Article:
The Key to Getting Into Great Shape
Weakness is one of the biggest hurdles people face when trying to get into shape. I’m referring to physical weakness, not mental. But when trying to get into shape, physical weakness can overstep boundaries and become mental. I can’t tell you how many times I speak to people who have tons of aches, pains, and disabilities that can mostly, or all be treated, with strength conditioning. Strengthening exercises also help to prevent these ailments. The human body was made to be active. Laziness and neglect in physical fitness leads to frailty and pain. Building a sturdy foundation with constant maintenance throughout life ensures strength. Just like upkeep on a home or vehicle to maintain proper function, the same is needed for the human body.
Along with my good friend and fellow athlete Dan Krueger, I’ve developed a new training concept — Strength Runner . The strength runner concept blends strength and long distance running. Strength running prepares athletes for enduring obstacle course racing (OCR), but it also is perfect for everyday fitness enthusiasts who need to have solid bodies that can handle cardiovascular activities safely. A stronger foundation means less physical weakness which means less aches and pains. And it’s key to fitness longevity.
The keys to getting stronger and building a solid foundation are Resistance Training, Cardiovascular Training, and Stretch Training.
It starts with a solid foundation. In order for the human body to perform cardiovascular activities it must be strong enough to endure the exertion. Cardiovascular impact on a frail and weak body leads to aches and pains. Whether you’re an experienced long-distance runner or an avid nutritional points-counting walker, strength is crucial for pain-free fitness.Following a regular plan of resistance training three to five times a week —hitting each part of the body a few times, with a day or two off for each body part to rest and recover — will strengthen the foundation.
Cardiovascular training is training “with oxygen” or aerobically. Running, cycling, walking, and hiking are just a few examples of cardiovascular training. There is a plethora of training opportunities in the Southside. I love to do my runs and walks outdoors using a variety of places like local tracks, parks, The Riverwalk Trail System — my absolute favorite place is the mountain bike trails at Anglers Park. An example of my cardio training is three weekly runs (short — two to five miles, medium — five to ten miles, long — ten-plus miles) and three walks.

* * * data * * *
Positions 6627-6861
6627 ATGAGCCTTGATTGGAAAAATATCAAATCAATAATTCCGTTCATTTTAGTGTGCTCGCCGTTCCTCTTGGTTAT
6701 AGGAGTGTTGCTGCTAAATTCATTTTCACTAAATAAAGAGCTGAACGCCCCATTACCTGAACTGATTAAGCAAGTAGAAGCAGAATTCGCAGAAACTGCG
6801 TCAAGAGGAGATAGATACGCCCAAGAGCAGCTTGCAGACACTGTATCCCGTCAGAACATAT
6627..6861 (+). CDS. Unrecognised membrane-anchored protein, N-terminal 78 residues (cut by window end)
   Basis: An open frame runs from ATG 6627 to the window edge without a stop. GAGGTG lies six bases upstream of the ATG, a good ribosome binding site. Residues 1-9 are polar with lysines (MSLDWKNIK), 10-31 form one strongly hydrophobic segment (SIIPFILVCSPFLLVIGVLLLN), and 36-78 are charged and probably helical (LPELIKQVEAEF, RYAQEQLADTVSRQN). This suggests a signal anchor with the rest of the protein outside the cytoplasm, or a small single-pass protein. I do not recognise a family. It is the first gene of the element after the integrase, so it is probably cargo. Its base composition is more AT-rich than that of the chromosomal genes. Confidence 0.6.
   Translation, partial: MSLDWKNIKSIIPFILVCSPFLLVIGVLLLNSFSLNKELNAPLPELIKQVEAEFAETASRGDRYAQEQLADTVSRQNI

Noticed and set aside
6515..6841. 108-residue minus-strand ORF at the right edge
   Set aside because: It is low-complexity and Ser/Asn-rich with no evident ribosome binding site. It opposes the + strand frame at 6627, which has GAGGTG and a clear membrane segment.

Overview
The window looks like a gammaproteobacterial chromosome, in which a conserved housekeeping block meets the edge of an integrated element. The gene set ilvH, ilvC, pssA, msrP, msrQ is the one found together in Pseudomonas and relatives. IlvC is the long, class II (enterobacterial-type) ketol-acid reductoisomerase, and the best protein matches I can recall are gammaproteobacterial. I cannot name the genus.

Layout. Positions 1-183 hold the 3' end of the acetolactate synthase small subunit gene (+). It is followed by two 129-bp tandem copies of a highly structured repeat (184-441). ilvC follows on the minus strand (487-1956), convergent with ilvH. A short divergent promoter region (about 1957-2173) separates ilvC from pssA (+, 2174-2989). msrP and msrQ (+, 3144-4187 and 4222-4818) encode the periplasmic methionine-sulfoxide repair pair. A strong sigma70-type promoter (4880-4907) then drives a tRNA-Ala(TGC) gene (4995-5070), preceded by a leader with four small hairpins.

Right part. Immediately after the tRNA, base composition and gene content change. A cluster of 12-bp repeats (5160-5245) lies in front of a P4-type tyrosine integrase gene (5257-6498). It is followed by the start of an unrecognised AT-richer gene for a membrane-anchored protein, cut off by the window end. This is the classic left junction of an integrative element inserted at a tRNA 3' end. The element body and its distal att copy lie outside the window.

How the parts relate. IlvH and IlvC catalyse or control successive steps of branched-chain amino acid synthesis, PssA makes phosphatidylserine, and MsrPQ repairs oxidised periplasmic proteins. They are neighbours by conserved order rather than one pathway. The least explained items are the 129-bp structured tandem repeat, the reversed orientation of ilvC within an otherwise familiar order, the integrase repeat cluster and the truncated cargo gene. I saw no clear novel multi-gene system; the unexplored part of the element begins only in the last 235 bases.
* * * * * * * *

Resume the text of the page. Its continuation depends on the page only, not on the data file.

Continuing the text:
Only stretch when muscles are warm. Stretching cold muscles is a big mistake. Please don’t. Warm up properly to get the muscles safe for stretching. Taking a brisk walk for a couple of minutes provides a safer stretching environment for muscles, ligaments, and tendons. There
is no set time to hold any stretch. A stretch should be held as long as needed to help muscles that are tight and to promote flexibility. If muscles are really tight, take extra time, holding the appropriate stretch after you’ve properly warmed up.
Prepare and condition your body regularly to be able to accept daily physical expectations and demands from your workouts no matter how easy or intense. Be Strong to get fit!
If you want to Strength train and Run better at long distances plus keep muscle gains then visit Strength Runner or Strenth Runner on facebook. Both of these websites have FREE nutritional plans for weight loss and muscle gain too plus more FREE health and fitness information